By Rhea-Simone Auguste
©Moon Light Rental Ltd.
Mary Marshall wanted to buy a house. She did a rough calculation of how much she thought she would get in a mortgage based on how much rent she was currently paying. Then, she called a realtor and said – “I am looking for a house around 1.5 million”. Mary was linked to a sourcing agent who promptly sent her a list of homes close to her given price range. After viewing several properties, Mary found the perfect home in her ideal neighbourhood. She signed an offer to purchase with a bid on the house and excitedly took the information to the bank to get started on her mortgage process.
Mary reached the loans department with all of her payslips and financial documents and the information on her dream property, certain that she would get through with her loan in a hurry. The loans officer went through all of her documents and with one sentence, crushed Mary’s hopes for buying the house – “You are not qualified for 1.5 million.”
“Not qualified?” Mary was confused. She paid $8000 a month in rent and she figured she could get a 25 year mortgage at least so she should be able to handle a 1.5 million dollar mortgage. However, she had a few loans, 2 credit cards and she had defaulted on a loan previously and that affected her credit rating. The bank would only offer her $900,000. Now she had to start the process of house-hunting all over again and say goodbye to the idea of owning the gorgeous property she considered her dream home.
Mary could have avoided the heartbreak and the hassle if she had gone to her bank first.
If you are seriously thinking about making your first home purchase, your first step should be getting a pre-qualification from your bank. The pre-qualification process is a useful tool as it helps you to get a clearer picture of your current financial status. Doing a pre-qualification is easy and some banks even do them over the phone. You simply supply your bank or mortgage lender with your overall financial picture, including your debt, income and assets. After evaluating this information, a lender can give you an idea of the mortgage amount for which you qualify. There is no charge for this pre-qualification – this is a free service offered by most banks.
A pre-qualification should not be confused with a pre-approval however. Getting pre-approved is the next step, and it tends to be much more involved. You’ll complete an official mortgage application (and usually pay an application fee), and then supply the lender with the necessary documentation to perform an extensive check on your financial background and current credit rating. (Typically at this stage, you will not have found a house yet, so any reference to “property” on the application will be left blank). From this, the lender can tell you the specific mortgage amount for which you are approved. You’ll also have a better idea of the interest rate you will be charged on the loan and, in some cases, you might be able to lock-in a specific rate. With pre-approval, you will receive a conditional commitment in writing for an exact loan amount, allowing you to look for a home at or below that price level. Obviously, this puts you at an advantage when dealing with a potential seller, as he or she will know you’re one step closer to obtaining an actual mortgage.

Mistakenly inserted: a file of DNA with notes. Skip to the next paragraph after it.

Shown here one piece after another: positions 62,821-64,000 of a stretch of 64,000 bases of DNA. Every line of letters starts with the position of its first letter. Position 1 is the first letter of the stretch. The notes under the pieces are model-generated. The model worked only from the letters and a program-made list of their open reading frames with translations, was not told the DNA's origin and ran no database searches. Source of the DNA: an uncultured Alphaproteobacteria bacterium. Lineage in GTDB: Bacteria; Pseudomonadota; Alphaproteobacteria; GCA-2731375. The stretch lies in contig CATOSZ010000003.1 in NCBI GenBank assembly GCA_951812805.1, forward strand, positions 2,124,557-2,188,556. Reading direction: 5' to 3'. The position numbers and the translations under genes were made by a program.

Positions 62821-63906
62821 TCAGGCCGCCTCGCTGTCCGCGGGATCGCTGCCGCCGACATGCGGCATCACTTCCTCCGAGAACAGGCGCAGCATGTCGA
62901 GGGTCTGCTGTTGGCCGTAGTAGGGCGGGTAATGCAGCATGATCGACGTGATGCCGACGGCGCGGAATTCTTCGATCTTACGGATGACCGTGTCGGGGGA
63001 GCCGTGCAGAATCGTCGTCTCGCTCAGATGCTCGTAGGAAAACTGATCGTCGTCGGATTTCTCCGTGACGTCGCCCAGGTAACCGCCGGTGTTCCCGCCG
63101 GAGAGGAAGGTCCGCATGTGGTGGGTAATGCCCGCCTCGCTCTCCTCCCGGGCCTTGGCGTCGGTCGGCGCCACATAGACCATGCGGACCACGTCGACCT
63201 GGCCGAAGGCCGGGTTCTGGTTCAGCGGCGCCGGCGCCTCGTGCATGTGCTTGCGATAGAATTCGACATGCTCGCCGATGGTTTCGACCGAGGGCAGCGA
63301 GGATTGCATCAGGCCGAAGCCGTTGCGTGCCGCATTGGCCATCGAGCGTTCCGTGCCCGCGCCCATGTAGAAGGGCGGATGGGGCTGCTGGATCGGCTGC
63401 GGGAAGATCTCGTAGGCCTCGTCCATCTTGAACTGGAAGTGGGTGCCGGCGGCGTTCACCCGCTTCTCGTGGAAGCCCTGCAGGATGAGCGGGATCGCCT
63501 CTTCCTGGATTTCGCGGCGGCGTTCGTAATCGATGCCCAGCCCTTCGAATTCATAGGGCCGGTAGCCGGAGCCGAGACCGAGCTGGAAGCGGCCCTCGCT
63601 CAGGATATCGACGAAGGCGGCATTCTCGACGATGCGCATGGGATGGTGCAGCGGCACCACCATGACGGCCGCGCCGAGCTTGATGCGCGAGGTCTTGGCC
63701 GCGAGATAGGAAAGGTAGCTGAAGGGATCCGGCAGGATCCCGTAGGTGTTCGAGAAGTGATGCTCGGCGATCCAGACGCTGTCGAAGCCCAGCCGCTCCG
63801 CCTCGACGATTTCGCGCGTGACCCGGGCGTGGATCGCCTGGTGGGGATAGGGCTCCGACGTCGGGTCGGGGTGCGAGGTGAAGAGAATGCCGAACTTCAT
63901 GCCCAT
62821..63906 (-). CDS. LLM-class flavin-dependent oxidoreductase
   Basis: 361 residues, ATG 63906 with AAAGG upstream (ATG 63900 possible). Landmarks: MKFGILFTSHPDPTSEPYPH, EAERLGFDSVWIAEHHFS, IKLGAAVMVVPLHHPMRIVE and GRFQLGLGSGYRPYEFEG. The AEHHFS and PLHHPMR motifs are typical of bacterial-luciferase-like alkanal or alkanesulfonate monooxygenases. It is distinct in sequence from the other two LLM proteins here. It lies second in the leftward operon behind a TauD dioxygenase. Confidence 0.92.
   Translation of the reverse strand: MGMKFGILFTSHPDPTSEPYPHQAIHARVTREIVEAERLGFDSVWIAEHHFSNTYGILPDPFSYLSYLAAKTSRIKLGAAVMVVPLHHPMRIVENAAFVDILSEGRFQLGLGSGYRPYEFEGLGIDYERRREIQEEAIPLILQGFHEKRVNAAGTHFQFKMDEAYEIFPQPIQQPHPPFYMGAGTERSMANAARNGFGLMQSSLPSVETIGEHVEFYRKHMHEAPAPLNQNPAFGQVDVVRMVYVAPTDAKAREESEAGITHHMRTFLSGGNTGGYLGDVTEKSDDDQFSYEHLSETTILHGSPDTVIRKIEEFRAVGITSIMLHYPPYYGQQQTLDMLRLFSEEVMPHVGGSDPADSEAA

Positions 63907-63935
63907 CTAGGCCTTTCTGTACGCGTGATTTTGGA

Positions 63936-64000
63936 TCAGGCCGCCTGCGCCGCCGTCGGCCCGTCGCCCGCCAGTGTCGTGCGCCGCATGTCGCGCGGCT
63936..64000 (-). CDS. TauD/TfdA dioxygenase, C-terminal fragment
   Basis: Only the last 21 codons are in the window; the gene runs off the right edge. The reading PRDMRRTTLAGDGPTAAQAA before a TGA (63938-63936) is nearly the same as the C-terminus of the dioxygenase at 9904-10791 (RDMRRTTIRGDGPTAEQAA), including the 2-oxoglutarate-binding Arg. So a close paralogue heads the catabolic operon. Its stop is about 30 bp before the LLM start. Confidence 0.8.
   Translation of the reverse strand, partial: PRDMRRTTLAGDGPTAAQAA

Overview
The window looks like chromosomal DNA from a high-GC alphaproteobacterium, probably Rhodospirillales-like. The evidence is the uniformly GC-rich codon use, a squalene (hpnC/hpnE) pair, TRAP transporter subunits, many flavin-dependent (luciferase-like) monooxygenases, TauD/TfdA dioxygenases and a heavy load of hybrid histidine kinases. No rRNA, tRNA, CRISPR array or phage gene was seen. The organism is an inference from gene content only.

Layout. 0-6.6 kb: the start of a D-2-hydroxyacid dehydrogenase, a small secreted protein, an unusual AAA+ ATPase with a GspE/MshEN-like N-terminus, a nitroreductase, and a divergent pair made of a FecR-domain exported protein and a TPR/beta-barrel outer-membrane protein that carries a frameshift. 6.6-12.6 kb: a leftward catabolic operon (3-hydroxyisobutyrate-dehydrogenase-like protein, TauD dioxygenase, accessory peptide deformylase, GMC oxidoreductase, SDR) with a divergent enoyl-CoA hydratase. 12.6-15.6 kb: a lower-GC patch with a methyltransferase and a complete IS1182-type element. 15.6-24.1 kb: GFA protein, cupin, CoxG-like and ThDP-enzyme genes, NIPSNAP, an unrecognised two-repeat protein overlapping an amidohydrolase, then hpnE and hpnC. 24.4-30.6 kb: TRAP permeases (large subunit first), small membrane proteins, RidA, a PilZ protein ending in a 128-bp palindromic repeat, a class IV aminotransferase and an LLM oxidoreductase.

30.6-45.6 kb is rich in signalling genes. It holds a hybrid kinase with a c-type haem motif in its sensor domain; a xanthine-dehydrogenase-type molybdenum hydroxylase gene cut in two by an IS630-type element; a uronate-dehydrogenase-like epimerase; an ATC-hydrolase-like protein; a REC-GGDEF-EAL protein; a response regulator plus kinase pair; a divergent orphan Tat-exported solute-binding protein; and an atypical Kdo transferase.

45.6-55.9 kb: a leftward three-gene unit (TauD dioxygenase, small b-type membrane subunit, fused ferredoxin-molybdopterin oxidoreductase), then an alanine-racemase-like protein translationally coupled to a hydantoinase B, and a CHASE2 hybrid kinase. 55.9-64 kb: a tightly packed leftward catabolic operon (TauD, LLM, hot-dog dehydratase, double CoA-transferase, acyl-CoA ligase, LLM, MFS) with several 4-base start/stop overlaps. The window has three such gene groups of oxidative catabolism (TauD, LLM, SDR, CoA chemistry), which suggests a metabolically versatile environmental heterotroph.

The advantage of completing both of these steps – pre-qualification and pre-approval – before you start to look for a home is that you’ll know in advance how much you can afford. This way, you don’t waste time with guessing or looking at properties that are beyond your means. Getting pre-approved for a mortgage also enables you to move quickly when you find the perfect place. When you make an offer, it won’t be contingent on obtaining financing, which can save you valuable time. In a competitive market, this lets the seller know that your offer is serious – and could prevent you from losing out to another potential buyer who already has financing arranged.